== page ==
Stevie Curran’s View on Independence

Wednesday April 7th 2021


Midlothian View Holyrood Challenge: This View has been written by Stephen Curran, the Scottish Labour Party's candidate in the Midlothian North & Musselburgh constituency for the Scottish Elections on Thursday May 6th 2021

Not being able to get out and about to meet people at street stalls or chat on the doorstep certainly makes this a unique election. I really miss that interaction. I’d like you to get to know me a little better prior to casting your vote, so thanks to Midlothian View for providing the candidates with that opportunity.

I feel an immense sense of pride knowing that I have the opportunity to represent our constituency at Holyrood, the constituency where I have lived my entire life. I am a Midlothian Councillor for the ward of Dalkeith and Danderhall. I hold Cabinet responsibilities and I am the Chair of the Midlothian Police and Fire and Rescue Board. I have extensive experience working in the public sector. That experience includes over 10 years of service with Lothian and Borders Police/Police Scotland (Operations Coordinator).

Does it get more contentious than the constitution? I don’t think it was ever in doubt that this issue would take centre stage at this election, although not of my choosing. That said, I would like to make my position clear from the outset then focus on other matters in the coming weeks.

Scotland would be an independent country had the result been different in 2014. However, my view is that we should not separate from our family of nations. I voted ‘No’ in 2014 because I thought separation was a bad idea. My view has not changed, I still believe independence is a bad idea. The UK is stronger with Scotland, and Scotland is stronger within the UK.

I do not support independence or another referendum.

The pro-independence parties want to create a sense of inevitability while avoiding difficult questions about the economics of independence, but the costs of separation cannot be dismissed. We know that economics is fundamentally linked to opportunities and life chances. The economic case for separation is no stronger now than it was in 2014. Since then, the SNP’s own Growth Commission has demonstrated the extent of the austerity that would have to be imposed by a Scottish Government in an Independent Scotland – and that was before the COVID crisis added billions to the balance sheet. There also is no certainty that an independent Scotland would be able to rejoin the EU (I voted remain) and whether the terms would be as favourable as before. Additionally, there are serious questions to be asked about what a Scottish social security and pensions system would look like with a smaller tax base.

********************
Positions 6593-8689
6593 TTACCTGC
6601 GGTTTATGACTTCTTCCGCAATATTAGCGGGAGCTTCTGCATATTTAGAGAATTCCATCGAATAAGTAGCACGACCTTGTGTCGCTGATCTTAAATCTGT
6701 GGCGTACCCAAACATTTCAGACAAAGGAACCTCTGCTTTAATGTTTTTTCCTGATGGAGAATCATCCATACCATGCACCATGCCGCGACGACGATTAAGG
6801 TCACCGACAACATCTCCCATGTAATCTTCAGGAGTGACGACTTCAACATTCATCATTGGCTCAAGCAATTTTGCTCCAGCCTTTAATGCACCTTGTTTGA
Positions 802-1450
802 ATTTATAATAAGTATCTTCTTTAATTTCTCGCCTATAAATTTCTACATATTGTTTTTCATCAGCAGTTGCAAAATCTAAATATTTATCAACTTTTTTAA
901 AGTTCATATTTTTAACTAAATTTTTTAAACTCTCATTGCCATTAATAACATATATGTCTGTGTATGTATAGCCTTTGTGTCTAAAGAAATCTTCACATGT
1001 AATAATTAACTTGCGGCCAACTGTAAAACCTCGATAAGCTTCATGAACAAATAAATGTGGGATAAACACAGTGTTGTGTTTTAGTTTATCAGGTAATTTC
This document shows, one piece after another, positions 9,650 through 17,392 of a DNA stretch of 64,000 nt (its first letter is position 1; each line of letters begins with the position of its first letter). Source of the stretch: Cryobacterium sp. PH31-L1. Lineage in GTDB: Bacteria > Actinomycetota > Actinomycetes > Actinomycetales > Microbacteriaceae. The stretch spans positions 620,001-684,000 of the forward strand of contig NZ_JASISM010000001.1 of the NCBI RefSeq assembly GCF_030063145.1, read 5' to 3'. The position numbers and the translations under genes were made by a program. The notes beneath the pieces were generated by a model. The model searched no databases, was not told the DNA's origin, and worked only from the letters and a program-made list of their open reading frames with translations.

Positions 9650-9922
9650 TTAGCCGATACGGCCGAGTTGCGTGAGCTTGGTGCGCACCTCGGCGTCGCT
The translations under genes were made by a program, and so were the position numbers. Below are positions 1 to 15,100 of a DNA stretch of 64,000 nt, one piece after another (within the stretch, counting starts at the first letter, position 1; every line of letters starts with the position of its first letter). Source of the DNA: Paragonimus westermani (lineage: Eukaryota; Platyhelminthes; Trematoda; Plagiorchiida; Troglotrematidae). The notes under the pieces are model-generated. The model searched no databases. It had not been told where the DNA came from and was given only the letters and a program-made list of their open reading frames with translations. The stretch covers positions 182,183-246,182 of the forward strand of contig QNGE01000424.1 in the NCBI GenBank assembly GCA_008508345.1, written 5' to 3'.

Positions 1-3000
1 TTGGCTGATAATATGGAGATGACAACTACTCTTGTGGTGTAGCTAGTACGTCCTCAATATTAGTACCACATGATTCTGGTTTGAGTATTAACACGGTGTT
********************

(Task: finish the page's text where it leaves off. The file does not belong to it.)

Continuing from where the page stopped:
Thousands of Scottish jobs rely on free trade with the rest of the UK and 70% of Scottish exports go to other nations within our family of nations. A family which is over 300 years old. Public spending in Scotland is also 10% higher than the UK average. We also share a currency and many public institutions. Those are just some of the shared benefits I’d rather not lose.

I’ve always supported devolution, because in my view the Scottish parliament was formed so we could find Scottish solutions to Scottish issues. That said, I would like to see fully devolved powers in respect of gambling and drug policy. Some of our devolved powers include Health, Education, Criminal Justice, Police and Income tax rate.

The last year has been tough for us all, the pandemic has separated us from our friends and family. Despite that, we have come together like never before. We can’t go back to the old arguments. I want to focus on what unites us, not what divides us. Our focus must be a COVID Recovery Parliament.

I’ll end my first Midlothian View election contribution with a quote from Scottish Labour leader Anas Sarwar on this topic. “Just imagine what we could have achieved if we had a government that obsessed about ending poverty as much as it does about independence.” Yes, just imagine.

You can find more details about me at Stevie4MSP.COM, or

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